If my boss asks me if I can help him to do something, I reply: I'll bend over backwards to do it.
Does this reply literally have a meaning of flattery?
English Language & Usage Stack Exchange is a question and answer site for linguists, etymologists, and serious English language enthusiasts. It only takes a minute to sign up.Sign up to join this community
In my mind, it's a very extreme form of commitment reserved for out of the ordinary scenarios. Not something I would recommend telling a boss on a regular basis, as it robs the term of its degree of commitment.
You might bend over backwards to win a key client from a competitor, but you wouldn't bend over backwards to get the weekly report in on time.
Even then, to use the phrase is indicative that you really need something to happen and that the consequences for your job/reputation/well being might be extreme if you couldn't. One typically bends over backwards not just for someone in a higher position than oneself, but also when the person you're doing it for shows little regard for you, because they know they're in control due to their station.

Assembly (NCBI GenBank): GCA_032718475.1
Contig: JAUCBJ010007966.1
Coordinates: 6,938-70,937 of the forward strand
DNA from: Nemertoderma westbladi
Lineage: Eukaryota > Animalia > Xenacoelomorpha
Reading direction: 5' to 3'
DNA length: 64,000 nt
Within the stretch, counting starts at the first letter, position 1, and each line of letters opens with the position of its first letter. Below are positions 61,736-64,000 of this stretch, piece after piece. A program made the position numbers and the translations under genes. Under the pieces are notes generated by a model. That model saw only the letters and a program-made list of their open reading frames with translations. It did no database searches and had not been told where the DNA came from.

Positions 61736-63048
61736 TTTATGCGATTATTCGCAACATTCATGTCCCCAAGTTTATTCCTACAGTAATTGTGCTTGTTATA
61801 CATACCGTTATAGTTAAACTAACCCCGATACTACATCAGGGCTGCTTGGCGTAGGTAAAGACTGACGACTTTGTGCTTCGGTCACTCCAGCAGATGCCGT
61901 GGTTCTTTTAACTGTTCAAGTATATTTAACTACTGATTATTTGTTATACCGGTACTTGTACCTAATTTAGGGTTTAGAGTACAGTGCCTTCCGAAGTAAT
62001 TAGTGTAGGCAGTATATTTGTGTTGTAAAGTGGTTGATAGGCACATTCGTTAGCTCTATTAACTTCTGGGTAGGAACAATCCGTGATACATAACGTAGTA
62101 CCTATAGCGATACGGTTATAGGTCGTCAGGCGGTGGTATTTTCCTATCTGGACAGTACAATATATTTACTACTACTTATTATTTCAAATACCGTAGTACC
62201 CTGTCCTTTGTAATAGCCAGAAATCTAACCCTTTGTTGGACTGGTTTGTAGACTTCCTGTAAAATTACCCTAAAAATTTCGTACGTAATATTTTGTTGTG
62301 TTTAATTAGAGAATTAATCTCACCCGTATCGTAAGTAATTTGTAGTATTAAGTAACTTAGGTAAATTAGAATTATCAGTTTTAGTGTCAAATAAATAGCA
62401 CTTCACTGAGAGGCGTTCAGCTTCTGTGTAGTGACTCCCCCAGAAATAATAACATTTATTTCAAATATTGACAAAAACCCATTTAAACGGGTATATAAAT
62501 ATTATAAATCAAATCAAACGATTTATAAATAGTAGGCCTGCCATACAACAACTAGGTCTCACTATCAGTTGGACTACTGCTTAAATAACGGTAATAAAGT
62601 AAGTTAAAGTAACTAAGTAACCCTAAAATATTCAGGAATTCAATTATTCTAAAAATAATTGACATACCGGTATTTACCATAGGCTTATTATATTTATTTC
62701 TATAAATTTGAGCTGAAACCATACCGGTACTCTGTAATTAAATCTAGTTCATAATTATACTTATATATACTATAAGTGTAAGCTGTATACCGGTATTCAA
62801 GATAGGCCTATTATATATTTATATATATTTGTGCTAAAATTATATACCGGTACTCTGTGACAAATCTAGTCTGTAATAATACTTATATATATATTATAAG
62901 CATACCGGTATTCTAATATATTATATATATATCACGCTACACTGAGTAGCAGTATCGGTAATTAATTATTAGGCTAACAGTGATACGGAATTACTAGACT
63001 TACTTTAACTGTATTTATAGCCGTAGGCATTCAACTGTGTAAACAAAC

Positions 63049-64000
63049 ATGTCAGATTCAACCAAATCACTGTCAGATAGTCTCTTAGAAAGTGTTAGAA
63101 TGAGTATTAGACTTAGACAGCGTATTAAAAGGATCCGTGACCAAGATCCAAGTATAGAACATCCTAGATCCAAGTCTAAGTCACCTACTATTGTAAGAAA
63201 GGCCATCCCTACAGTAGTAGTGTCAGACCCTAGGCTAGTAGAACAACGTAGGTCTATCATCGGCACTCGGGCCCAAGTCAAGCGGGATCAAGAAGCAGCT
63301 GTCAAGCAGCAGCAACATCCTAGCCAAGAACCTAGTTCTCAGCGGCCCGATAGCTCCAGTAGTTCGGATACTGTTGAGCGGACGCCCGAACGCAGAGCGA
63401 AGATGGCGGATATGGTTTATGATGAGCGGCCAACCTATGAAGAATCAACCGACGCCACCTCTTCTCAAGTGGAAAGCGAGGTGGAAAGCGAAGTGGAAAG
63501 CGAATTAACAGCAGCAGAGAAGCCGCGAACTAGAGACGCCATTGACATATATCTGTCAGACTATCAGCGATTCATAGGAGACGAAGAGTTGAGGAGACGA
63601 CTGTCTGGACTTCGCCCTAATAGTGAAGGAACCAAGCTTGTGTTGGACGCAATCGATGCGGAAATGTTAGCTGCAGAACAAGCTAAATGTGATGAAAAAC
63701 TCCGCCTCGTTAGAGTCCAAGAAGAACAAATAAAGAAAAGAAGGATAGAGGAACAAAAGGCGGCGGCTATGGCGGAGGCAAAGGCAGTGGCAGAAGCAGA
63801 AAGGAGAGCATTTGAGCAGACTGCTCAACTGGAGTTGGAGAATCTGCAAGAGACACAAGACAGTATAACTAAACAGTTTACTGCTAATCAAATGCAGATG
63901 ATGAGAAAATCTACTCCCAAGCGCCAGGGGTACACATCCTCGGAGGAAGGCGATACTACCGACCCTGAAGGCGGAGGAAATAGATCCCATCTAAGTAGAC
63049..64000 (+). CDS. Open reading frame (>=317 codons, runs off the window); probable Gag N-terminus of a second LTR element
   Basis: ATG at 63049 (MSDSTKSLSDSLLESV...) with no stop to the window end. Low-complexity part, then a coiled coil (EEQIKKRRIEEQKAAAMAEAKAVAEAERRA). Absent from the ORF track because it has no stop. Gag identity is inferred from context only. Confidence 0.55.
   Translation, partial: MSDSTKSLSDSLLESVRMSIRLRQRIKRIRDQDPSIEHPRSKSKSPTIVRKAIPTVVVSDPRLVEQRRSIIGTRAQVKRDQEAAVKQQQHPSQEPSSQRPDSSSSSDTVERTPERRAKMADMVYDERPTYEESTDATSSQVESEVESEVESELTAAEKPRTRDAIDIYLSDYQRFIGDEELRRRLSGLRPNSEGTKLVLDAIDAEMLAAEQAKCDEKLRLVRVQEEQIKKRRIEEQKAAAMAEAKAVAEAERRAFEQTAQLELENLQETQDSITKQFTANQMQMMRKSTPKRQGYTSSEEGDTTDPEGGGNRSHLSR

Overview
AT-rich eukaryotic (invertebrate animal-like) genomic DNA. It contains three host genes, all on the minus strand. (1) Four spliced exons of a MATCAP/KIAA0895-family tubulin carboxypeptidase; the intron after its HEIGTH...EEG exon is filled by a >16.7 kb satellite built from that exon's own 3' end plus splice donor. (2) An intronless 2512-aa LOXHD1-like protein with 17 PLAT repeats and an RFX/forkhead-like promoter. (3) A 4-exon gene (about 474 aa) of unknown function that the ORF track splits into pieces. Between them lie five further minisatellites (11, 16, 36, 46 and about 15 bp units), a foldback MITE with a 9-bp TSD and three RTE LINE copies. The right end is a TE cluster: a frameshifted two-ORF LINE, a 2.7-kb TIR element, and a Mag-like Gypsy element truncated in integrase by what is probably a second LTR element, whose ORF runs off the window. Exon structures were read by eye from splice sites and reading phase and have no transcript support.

People who bend over backwards often assume a submissive role, which is not to be mistaken with there mere seniority that a boss would have over you at work.
I'm not sure I agree with some of the current answers implying some negative overtones. The thing is, in most circumstances, one would use this term about someone else, not oneself. And in that case, it would more likely somewhere between compliment and outright admiration.
"The plane was delayed by 3 hours, but the crew bent over backwards to make it as painless as possible"
Another roughly-equivalent expression would be "going beyond the call of duty".